In the history of Christmases, few events have been as remarkable as the Christmas Truce of 1914. On that Christmas Day, thousands of British, French and German troops in the trenches of the Western Front spontaneously stopped fighting and met in no man's land to engage in acts of celebration and friendship.
World War I had been going for about five months and more than a million men faced off along an 800km (500mi) front from the Belgian coast to the Swiss border. The narrow strip of mud and wire between them was already strewn with corpses. Before the war's end in 1918, more than 10 million soldiers would die. But on this day, a few small acts of empathetic Christmas cheer spread by direct contact, field telephone and messenger saw peace break out in many pockets and sizeable areas before senior officers could do anything about it. The soldiers didn't just stop shooting at each other, they sang Christmas carols across the killing fields, met halfway, shook hands, exchanged food and gifts, viewed family photos and kicked around footballs (made of straw and string or jam boxes if the genuine article wasn't handy). The story has had its doubters over the decades, but it has been well-documented in two books, one from each side.
In 1984, Christmas Truce, by Malcolm Brown and Shirley Seaton, was published in London as a follow-up to their BBC documentary Peace in No Man's Land; and in 2003, Der Kleine Frieden im Großen Krieg (The Small Peace in the Big War) was a best-seller in German author Michael Jurgs' home country. There have also been one or two children's books on the subject.
In the United States, radio stations sometimes give Wisconsin folk musician John McCutcheon's 1984 song 'Christmas in the Trenches' a seasonal spin: My name is Francis Tolliver. I come from Liverpool.
Two years ago the war was waiting for me after school.
To Belgium and to Flanders, to Germany to here,
I fought for King and country I love dear.
It was Christmas in the trenches where the frost so bitter hung.
The frozen field of France were still, no Christmas song was sung.
Our families back in England were toasting us that day,
their brave and glorious lads so far away.
I was lyin' with my mess-mates on the cold and rocky ground
when across the lines of battle came a most peculiar sound.
Says I "Now listen up me boys", each soldier strained to hear
as one young German voice sang out so clear.
"He's singin' bloddy well you know", my partner says to me.
Soon one by one each German voice joined in in harmony.
At the time, the truce was covered in British newspapers keen on the fair play angle, but German papers ignored it, presumably because it didn't reflect well on the Army's renowned discipline.
Jurgs wrote that the fraternization movement lasted only a few hours in most places, but lingered in some for several weeks, with soldiers choosing to shoot above the enemy's heads. If there had been live television footage at the time and people had seen the pictures of this truce, it would have been the end of the war, Jurgs told the Guardian.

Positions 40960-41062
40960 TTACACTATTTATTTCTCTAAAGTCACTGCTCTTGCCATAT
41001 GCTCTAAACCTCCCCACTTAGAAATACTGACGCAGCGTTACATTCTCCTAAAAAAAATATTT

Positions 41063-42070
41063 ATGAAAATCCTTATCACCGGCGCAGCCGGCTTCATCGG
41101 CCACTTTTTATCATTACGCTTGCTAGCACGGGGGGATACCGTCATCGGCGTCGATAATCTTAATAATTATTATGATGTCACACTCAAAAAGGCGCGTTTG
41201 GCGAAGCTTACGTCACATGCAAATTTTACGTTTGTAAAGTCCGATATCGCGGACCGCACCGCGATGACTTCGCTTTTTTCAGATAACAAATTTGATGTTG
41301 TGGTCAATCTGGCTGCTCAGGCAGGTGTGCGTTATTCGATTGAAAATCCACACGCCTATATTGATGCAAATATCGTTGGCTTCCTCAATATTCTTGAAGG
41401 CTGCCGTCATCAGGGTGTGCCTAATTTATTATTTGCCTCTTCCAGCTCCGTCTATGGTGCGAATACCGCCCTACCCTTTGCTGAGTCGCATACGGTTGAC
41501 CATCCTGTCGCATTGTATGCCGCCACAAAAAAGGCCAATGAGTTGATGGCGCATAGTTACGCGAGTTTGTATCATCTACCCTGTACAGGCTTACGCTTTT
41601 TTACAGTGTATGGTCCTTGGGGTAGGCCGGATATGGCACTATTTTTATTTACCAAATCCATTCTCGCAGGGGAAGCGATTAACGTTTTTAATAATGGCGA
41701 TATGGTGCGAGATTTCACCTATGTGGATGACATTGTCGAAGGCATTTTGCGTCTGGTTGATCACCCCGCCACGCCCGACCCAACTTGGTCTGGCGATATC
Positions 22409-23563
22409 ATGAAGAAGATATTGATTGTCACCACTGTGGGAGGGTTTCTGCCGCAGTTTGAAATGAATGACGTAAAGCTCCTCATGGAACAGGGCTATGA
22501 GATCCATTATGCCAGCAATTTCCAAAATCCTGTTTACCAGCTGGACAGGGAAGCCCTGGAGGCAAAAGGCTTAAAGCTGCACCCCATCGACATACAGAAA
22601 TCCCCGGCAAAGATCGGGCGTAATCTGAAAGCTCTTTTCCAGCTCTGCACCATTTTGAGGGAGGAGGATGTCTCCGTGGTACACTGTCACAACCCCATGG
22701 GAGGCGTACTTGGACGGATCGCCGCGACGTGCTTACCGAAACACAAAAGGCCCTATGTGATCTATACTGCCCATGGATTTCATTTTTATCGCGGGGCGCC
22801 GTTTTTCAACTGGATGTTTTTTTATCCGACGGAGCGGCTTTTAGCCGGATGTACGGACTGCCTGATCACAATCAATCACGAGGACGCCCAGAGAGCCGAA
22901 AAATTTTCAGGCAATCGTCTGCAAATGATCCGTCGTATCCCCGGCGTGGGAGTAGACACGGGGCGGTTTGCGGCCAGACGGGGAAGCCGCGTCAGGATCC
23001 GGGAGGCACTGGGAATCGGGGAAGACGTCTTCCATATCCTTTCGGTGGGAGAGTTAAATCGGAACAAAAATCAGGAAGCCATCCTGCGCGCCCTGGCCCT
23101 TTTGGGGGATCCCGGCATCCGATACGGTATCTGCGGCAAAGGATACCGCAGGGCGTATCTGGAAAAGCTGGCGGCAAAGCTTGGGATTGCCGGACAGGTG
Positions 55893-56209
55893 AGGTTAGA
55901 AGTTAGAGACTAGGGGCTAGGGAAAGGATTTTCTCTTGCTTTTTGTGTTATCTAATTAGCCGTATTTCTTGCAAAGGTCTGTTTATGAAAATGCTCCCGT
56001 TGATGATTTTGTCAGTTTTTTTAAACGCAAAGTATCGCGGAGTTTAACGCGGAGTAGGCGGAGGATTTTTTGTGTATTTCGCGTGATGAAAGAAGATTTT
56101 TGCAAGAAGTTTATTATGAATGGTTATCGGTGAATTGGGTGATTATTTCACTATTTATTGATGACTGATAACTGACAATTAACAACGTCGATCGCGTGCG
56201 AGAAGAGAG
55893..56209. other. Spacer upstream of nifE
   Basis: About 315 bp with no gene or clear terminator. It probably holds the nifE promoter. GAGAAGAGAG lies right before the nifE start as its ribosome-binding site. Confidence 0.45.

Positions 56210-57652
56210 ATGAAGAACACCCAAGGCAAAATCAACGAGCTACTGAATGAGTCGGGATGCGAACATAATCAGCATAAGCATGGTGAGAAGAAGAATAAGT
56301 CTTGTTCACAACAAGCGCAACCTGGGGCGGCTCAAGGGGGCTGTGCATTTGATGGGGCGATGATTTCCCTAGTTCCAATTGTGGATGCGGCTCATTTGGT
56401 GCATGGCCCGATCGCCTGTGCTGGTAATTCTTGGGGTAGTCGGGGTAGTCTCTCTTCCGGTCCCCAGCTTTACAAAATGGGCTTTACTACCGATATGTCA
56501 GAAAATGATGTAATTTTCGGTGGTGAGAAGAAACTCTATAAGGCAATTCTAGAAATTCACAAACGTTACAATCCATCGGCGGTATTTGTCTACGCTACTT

His claim that the truce was instigated by the German side drew some media attention. He has the benefit of a German lieutenant's diaries found in an attic near Leipzig in 1999. Lieutenant Kurt Zehmisch had been a schoolteacher who spoke English and French. Writing in obscure shorthand for secrecy, he described how the shooting suddenly stopped on Christmas Eve and someone from his regiment wolf-whistled and the enemy whistled back. A soldier in Zehmisch's company called out in English and a conversation developed. A couple of soldiers from each side climbed out of their trenches and shook hands, wished each other a merry Christmas and agreed not to shoot the next day. "Afterwards, we placed even more candles than before on our kilometer-long trench, as well as Christmas trees," wrote Zehmisch. "The British whistled and clapped. It was a wonderful, if somewhat cold, night." Jurgs notes that the truce was especially strong in a 50km (30mi) stretch around Ypres in Belgium, and that an Austrian soldier billeted near the town complained that such behavior should not be allowed in wartime. His name was Adolf Hitler. Stories of the British beating the Germans in an hour-long football match have emerged over the years, but seem unlikely. Exhaustion was widespread and the landscape was far from suitable. The books have first-hand accounts of signs being held up, "You no shoot, we no shoot", and the singing of Christmas carols, especially 'Silent Night', instigating some contacts. One Englishman set up a free barber's service in no man's land, with no regard for which side the hair parted on. After everyone went back to annihilating each other, the British commander-in-chief, Sir John French, wrote: "I issued immediate orders to prevent any recurrence of such conduct, and called the local commanders to strict account." Warfare would never be the same again.